Two of the six nominees for this year’s Wolfson History Prize come from the Humanities at Oxford.
Our nominees are Marion Turner, Associate Professor of English, and John Barton, Oriel & Laing Emeritus Professor of the Interpretation of Holy Scripture.
The Wolfson History Prize recognises the best factual history writing from the past year and is the most valuable non-fiction writing prize in the UK.
Dr Turner is nominated for Chaucer: A European Life. The judges called it “a quite exceptional biography that with imaginative insight and stylish wit, sets one of the most significant figures in English literary history firmly in a European context".
The book queries how we traditionally view “well-known” historical figures and stories, shining a light on the distinctly European influences that shaped the life and work of The Canterbury Tales author. By following Chaucer’s adventures across Europe, Dr Turner reveals how the “father of English literature” was in fact a cosmopolitan figure influenced heavily by the Continent. This casts his writing and his historical legacy into a new light, while showing that Chaucer’s life and writings have much to teach anyone with an interest in European cultural history.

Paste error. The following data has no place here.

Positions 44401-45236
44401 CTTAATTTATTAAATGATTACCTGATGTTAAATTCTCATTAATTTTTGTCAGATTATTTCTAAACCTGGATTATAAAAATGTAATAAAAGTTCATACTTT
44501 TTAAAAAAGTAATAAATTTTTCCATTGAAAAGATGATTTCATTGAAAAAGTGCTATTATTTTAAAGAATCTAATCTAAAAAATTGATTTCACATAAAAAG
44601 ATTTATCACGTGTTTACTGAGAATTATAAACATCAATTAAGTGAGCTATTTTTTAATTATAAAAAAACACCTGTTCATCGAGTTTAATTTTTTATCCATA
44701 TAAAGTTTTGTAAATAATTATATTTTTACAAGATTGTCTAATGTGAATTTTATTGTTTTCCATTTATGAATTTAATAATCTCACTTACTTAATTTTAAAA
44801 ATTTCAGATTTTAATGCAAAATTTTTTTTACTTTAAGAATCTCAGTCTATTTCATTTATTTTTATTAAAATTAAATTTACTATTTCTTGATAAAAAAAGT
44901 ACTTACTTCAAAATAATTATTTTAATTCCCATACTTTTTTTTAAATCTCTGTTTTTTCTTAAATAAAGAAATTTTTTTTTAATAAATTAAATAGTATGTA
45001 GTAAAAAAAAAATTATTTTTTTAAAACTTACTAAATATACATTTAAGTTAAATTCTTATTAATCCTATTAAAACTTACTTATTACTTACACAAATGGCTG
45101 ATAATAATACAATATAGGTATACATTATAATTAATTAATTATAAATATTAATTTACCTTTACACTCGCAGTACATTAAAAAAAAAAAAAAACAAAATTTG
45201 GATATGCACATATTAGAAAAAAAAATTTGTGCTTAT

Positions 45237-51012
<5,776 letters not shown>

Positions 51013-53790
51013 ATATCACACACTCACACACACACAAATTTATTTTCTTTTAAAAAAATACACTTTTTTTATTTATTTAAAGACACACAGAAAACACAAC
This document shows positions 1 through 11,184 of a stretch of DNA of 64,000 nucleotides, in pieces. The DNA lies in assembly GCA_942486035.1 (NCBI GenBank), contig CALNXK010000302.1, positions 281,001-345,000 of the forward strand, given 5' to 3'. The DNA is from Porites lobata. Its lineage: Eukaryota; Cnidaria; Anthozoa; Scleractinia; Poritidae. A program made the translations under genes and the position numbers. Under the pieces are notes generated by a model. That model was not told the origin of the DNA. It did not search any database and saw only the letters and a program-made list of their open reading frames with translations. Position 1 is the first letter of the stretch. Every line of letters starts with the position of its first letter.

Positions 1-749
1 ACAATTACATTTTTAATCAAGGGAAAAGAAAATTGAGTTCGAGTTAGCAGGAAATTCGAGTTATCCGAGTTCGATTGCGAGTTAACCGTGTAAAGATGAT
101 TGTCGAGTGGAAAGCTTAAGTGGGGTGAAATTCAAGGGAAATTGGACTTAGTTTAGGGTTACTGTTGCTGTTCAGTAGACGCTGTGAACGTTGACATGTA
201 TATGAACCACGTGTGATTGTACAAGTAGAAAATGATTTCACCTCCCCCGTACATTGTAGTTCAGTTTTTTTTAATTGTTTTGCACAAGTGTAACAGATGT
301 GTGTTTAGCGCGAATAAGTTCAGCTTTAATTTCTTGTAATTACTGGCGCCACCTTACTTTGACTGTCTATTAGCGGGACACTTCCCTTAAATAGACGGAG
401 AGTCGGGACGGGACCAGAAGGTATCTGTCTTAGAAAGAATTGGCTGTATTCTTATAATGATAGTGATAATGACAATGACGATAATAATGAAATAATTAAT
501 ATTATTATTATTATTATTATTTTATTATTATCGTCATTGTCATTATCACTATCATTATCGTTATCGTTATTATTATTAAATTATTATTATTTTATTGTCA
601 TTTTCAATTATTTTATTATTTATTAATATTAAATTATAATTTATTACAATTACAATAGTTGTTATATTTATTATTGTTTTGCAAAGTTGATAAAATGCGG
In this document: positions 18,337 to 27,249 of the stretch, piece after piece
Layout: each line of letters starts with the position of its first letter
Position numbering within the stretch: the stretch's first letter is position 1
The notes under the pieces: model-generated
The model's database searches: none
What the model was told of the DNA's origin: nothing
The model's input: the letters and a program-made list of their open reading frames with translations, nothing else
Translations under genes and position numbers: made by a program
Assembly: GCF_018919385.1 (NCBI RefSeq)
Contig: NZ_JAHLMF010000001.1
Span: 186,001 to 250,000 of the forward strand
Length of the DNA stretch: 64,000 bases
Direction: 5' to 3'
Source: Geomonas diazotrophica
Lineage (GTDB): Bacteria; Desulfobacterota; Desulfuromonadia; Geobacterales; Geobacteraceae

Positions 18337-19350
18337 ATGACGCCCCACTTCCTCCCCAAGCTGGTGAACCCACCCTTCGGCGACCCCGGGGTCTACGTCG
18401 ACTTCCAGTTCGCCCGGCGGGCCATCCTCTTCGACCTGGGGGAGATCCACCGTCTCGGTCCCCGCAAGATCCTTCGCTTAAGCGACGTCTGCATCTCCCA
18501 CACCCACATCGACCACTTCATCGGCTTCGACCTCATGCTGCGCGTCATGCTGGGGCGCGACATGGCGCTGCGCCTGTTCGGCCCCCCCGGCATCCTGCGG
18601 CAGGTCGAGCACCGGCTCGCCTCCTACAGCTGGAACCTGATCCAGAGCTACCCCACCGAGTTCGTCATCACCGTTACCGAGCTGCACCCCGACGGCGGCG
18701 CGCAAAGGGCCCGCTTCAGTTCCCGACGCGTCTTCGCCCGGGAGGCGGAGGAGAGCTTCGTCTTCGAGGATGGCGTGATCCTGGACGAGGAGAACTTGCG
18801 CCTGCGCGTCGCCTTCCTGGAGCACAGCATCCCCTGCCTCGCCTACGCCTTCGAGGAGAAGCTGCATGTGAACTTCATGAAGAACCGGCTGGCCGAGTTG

Professor Barton is nominated for A History of the Bible: The Book and its Faiths. The judges said: “This is a wise and wide-ranging work that offers exciting new perspectives on a book which has inspired both bloody conflicts and profound wisdom.”
The book charts the history of the Bible from its origins to its interpretations today, examining who its authors were, how its interpretations have evolved over time, and the interplay between religion and text.
The winner will be announced on Monday 15th June 2020 in a virtual ceremony.
The Wolfson History Prize 2020 shortlisted authors will discuss their books and historical writing in a special edition of BBC Radio 3’s Free Thinking on a date to be announced.
The Wolfson History Prize is run and awarded by the Wolfson Foundation, an independent charity that awards grants in the fields of science, health, education, arts & humanities.